Welcome to Marmee's Pantry

Welcome to Marmee's Pantry

Thursday, January 16, 2014

Chickweed ~ Weight Loss is Just the Beginning

To many gardeners, Chickweed is a nuisance. They see it as a little white-flowering weed. Much like peppermint, once it's established, it can be hard to get rid of. 
But, if you can get past that little "flaw," you'll find that Chickweed is one of the most versatile and useful of herbs. If your parents or grandparents were medicinal tea users or are familiar with home remedies, I'm sure they are familiar with it's benefits.
First, and foremost, it's a tasty little tea herb. I drink it quite often and many times, I don't even use honey. It has it's own, very pleasant citrus-sweet kind of taste. Chickweed has often been used to help with weight loss because it has a light cleanse benefit. It's mild diuretic effect detoxifies and helps the function of your urinary tract, bladder and kidneys and flushes waste and fat right on out. My family and I are introducing ourselves to Rick Warren's Daniel Plan diet/lifestyle; one of the things we are encouraged to have as much as we want is water and herbal teas; since this little tea is herbal AND a mild diuretic, it fits this plan very well. Just think: a good-tasting herbal tea that suppresses your appetite AND calms your cravings!!

Even though I am a tea enthusiast, you may also take Chickweed as an herbal supplement in capsule form. Barring any allergies, this is one of the safest weight loss supplements. 

**Please Note** Using several cups (more than 3 or 4 per day) of Chickweed tea will result in a laxative "effect." So, be careful how much you use. 

Here's something for EVERY woman ~ Chickweed tea is well known to help reduce AND heal uterine fibroid cysts! Most uterine fibroids are made of fat and plaque that builds up in the uterus of those who are prone to this condition. Once again, Chickweed's cleansing/flushing action help shrink those fibroids. My research recommends 3 cups of tea per day.

Another benefit of Chickweed's cleansing/flushing action is that it may also help with Irritable Bowl Syndrome. Drinking 2-3 cups when symptoms erupt, will help with intestinal absorption and help with bowl function.

In many parts of the world, Chickweed tea is a well-known remedy for respiratory problems. At first signs of a chest cold or flu, start the tea pot singing
Once again, thanks to the flushing action of this multi-function little herb, you may start feeling better a little quicker. If you can, make a tea that's half-and-half Chickweed and Slippery Elm Root for a great throat-coat tea. Cuts down on those nasty coughing fits.

As Chickweed tea flushes and cleanses, Chickweed salve or strong tea dabbed on the skin draws and heals. It is especially good for topical skin issues for everything from acne to rashes to cuts and scrapes to bug bites. I know this for a fact because this is the very reason that I started my research on the uses of Chickweed. As you can already see, I "stumbled" upon quite a treasure trove of usefulness.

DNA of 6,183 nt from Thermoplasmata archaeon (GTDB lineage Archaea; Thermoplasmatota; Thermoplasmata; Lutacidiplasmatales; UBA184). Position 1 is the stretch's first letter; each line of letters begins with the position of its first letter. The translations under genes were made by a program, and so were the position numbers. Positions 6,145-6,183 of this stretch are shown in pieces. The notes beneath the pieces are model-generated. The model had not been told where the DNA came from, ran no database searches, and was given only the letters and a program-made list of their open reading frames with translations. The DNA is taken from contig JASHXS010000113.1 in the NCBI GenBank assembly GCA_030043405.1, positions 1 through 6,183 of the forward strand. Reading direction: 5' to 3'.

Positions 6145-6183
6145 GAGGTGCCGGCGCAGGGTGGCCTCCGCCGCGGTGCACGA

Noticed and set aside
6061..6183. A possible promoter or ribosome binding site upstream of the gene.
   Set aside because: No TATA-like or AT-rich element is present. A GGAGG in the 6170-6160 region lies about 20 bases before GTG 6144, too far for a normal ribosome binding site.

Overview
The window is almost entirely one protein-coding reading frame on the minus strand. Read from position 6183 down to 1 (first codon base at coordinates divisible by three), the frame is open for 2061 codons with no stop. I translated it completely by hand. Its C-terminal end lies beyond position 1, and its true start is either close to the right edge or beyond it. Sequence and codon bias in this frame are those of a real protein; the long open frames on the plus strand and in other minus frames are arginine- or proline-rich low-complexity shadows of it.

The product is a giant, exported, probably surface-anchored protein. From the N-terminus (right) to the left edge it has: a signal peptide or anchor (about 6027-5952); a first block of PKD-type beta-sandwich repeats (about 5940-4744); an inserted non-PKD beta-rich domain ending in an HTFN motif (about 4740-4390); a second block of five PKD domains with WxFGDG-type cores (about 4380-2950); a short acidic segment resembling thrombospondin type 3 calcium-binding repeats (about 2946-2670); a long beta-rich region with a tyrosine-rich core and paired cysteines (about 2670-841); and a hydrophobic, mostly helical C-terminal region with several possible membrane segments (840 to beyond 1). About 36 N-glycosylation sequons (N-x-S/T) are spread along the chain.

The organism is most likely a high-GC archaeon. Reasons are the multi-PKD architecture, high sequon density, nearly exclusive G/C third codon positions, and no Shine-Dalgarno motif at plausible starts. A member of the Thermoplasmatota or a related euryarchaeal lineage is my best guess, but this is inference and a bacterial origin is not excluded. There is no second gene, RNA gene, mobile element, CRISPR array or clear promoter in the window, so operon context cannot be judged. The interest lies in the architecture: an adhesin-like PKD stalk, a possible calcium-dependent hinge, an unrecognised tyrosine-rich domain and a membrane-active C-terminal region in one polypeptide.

As health and beauty buyer at the health food store I work at, I am blessed to receive products to try out to see if we would like to carry them in the store.  Early last fall, I tried a beautiful hand and body cream that had Sandlewood in it. As I am not usually an allergy-prone person, I had no problem agreeing to try it. It was lovely ~ smelled so good and it's creamy texture went on smoothly and then would sink right into my skin. Shortly after starting to use it, I began itching like crazy, I thought that my annual "winter itch" had started a little early. No problem ~ I'll just use more of my lovely new Sandlewood cream. :-) Well, silly me, it took a couple of weeks of INTENSE SUFFERING as my itching got so bad that I would scratch until I literally drew blood ~ which, of course, made terrible scratches and scabs all over my arms and legs ~ until I realized that the very thing I was using was causing my problem. I used my chamomile salve which gave some relief, but I still had some itching and, of course, as I healed I now had more scars and scabs from all my scratching. I was never so glad for long sleeves in my life!

So, after doing my research, I discovered what seemed to be "the miracle of Chickweed." I started making a strong tea ~ a packed-full tea ball that I let steep for 20 minutes. I dabbed a cottonball into the tea and swiped it, at least twice a day, over my hands, arms and legs. Almost instantly, my itching stopped and I have since lost almost all of my unsightliness. 
You can see a few little scar-spots on top of my hand that's all that's left where it had, before, looked like I had been playing with and been scratched-up by a naughty little kitten. I am so happy to be almost back to normal.

Wow! What a great find! All those benefits in one little herb. If you have any other uses for Chickweed, please let us know.

Blessings from Ohio . . . Kim<><


  1. VERY informative, Kim. I am wondering since I take a daily dose of a diuretic that is part of my blood pressure med if it would be safe to use the chickweed also? it is always good to find a post up from you.

    1. Personally, I don't think that a cup or 2 would hurt, but you may want to research that and/or ask your Dr. The only thing I can think of that might happen are a couple extra trips to the potty O:-)

  2. Thanks for your thoughts on this little herb; I thought your information was awesome. I love it when you share these things about herbs and etc. I am happy that you found this would help your itch.

  3. Love your blog. I am a new follower. I never knew chickweed was good for anything. And I love your post on salve making. Blessings, Trisha

    1. Thank you, Trisha! I'm so glad you enjoy your visits to the Pantry. Hurry back.


Related Posts with Thumbnails